A Robbins Pentagon bound to any (non-isosceles) Integer Triangle?

Given any non-isosceles triangle $\triangle ABC$, and denoting $AB$ its longest side, the following construction determines the points $DFGE$ (see this post for details).

My conjecture is that if $\triangle ABC$ is an integer triangle, then the pentagon $DFCGE$ is a Robbins pentagon, and viceversa. I am not sure of this claim. Therefore, I ask your advice both to assess if this is true and, otherwise,

to find the supplementary conditions needed.

Thanks for your help!

• In a $3,4,5$ triangle where $AD=AF=2$ we get $DF=\sqrt{8/5}$, so the conjecture is false. There needs to be, at least, a condition that will force $DF$ and $EG$ to be rational. – nickgard Aug 3 '18 at 10:09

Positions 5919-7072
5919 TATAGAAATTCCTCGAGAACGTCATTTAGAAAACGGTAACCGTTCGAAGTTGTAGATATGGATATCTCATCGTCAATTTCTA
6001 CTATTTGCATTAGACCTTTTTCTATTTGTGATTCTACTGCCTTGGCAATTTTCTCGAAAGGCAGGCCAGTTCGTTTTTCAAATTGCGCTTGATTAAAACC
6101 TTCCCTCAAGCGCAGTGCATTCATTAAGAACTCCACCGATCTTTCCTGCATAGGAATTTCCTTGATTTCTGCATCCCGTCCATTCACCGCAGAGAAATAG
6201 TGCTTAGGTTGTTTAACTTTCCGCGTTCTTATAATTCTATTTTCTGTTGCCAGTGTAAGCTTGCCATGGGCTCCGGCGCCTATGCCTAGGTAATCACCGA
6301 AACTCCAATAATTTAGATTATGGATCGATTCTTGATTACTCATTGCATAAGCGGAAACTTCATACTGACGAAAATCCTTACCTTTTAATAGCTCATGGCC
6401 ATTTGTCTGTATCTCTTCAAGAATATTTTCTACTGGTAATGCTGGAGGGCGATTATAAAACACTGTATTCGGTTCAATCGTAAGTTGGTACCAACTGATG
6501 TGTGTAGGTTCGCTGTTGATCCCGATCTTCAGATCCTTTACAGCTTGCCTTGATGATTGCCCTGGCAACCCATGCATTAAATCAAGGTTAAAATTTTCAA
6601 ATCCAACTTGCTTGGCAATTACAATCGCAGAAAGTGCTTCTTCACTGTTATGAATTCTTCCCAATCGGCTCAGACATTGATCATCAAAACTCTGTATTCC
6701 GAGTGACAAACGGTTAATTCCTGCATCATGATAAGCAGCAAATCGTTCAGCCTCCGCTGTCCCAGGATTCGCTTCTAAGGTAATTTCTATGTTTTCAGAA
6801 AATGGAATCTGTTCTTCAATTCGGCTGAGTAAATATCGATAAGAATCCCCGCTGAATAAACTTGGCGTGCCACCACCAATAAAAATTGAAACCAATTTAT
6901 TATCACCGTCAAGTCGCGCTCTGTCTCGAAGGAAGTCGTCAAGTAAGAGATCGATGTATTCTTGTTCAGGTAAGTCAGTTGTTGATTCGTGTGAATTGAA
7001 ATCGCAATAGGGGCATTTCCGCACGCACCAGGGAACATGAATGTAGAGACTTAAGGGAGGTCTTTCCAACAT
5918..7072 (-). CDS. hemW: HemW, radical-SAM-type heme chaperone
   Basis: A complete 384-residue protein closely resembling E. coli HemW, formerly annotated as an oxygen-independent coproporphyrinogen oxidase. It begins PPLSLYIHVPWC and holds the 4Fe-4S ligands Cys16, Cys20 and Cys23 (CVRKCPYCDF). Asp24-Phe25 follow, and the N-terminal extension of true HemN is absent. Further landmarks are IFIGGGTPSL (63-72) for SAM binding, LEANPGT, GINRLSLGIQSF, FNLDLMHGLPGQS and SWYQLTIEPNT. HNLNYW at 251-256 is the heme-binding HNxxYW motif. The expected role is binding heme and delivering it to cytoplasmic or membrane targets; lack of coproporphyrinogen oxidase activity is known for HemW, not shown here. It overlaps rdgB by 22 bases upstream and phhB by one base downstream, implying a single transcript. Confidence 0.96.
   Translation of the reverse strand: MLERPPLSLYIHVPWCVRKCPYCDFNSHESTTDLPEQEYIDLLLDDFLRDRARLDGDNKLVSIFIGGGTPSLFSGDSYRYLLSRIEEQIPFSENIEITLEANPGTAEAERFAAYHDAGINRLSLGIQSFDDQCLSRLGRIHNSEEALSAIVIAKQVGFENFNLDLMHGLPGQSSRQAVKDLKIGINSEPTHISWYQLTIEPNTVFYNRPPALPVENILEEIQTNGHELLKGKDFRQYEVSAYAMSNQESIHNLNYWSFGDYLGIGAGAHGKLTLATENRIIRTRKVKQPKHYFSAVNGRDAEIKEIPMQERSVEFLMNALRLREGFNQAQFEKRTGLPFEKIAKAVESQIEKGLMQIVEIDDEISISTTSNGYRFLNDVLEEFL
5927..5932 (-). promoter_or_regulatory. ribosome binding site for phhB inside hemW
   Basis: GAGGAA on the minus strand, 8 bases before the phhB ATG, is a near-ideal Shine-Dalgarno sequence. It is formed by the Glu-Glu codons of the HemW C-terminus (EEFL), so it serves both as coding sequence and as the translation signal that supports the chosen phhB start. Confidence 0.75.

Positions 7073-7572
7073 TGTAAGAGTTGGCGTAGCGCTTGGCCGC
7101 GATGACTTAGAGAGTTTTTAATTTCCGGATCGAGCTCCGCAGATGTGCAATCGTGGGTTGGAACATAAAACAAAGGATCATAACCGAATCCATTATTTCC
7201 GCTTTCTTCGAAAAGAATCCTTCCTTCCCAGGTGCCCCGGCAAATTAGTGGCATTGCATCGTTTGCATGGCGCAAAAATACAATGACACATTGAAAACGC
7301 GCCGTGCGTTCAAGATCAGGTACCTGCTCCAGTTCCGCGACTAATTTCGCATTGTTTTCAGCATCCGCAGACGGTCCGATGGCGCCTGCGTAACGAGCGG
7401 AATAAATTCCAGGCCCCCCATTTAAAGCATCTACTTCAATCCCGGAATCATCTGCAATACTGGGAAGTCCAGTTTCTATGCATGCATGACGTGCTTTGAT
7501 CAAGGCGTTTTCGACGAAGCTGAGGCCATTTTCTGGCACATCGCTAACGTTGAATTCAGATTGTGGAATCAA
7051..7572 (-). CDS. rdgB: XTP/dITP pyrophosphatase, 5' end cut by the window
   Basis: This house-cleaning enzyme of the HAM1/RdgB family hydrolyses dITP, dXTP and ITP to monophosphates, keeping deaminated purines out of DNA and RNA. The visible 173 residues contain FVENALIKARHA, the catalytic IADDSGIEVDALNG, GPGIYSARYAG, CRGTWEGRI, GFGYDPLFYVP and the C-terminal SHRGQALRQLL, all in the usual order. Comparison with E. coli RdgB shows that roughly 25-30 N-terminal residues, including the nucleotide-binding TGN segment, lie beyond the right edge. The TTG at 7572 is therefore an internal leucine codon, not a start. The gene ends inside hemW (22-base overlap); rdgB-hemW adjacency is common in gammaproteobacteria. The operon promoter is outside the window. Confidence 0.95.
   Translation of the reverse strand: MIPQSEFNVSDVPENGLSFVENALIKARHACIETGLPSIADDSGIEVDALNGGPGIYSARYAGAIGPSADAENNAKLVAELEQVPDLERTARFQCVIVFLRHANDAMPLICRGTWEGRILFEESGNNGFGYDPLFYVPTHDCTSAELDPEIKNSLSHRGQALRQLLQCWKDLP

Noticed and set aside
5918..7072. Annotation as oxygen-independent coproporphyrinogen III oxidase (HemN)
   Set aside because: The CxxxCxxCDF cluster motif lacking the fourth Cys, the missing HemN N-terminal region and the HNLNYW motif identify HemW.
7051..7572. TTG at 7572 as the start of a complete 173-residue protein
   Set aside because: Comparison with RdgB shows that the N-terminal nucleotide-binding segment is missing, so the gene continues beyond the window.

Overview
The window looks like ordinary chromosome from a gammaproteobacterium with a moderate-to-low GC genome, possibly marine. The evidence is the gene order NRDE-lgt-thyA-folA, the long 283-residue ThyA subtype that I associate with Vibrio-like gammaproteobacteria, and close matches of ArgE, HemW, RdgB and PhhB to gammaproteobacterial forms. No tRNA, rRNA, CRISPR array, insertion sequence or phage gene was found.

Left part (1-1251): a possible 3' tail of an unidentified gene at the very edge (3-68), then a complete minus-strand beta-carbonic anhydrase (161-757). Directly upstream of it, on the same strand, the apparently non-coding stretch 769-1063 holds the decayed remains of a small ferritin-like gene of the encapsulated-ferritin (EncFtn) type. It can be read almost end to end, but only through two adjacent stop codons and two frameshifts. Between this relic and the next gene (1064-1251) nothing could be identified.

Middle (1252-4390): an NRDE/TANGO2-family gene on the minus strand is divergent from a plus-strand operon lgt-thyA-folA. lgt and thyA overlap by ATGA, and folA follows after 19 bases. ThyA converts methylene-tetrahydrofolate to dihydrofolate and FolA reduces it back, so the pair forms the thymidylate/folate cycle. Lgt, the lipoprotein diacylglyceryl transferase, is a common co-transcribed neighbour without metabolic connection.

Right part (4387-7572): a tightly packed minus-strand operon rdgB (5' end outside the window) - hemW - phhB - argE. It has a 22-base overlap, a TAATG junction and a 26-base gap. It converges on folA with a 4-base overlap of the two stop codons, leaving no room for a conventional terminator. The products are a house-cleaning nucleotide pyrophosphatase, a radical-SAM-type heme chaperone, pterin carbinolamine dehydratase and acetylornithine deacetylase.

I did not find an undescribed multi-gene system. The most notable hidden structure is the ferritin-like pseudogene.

• @nickgard Thanks!!! Please, can you sketch me how you got $DF=\sqrt{8/5}$? – user559615 Aug 3 '18 at 10:13
• OK, I see it. Thanks again! – user559615 Aug 3 '18 at 10:20

No, let $AD=x=2$ and $EB=z=1$ and $DE = y=2$. Then
$$\begin{eqnarray}c=x+y+z &=& 5\\ b=x+y &=& 4\\ a=y+z &=& 3\end{eqnarray}$$
Now, $$\cos \alpha = {b^2+c^2-a^2\over 2bc} = {4\over 5}\in\mathbb{Q}$$ so $$DF^2 = 2x^2-2x^2\cos \alpha = x^2{2\over 5}\implies DF\notin \mathbb{Q}$$
• True, but if $AD=EB$ then $\triangle ABC$ is isosceles, isn't it? – user559615 Aug 3 '18 at 9:51
• But I'm almost sure if you play a little with $x,y,z$ you will get negative result. – Aqua Aug 3 '18 at 9:52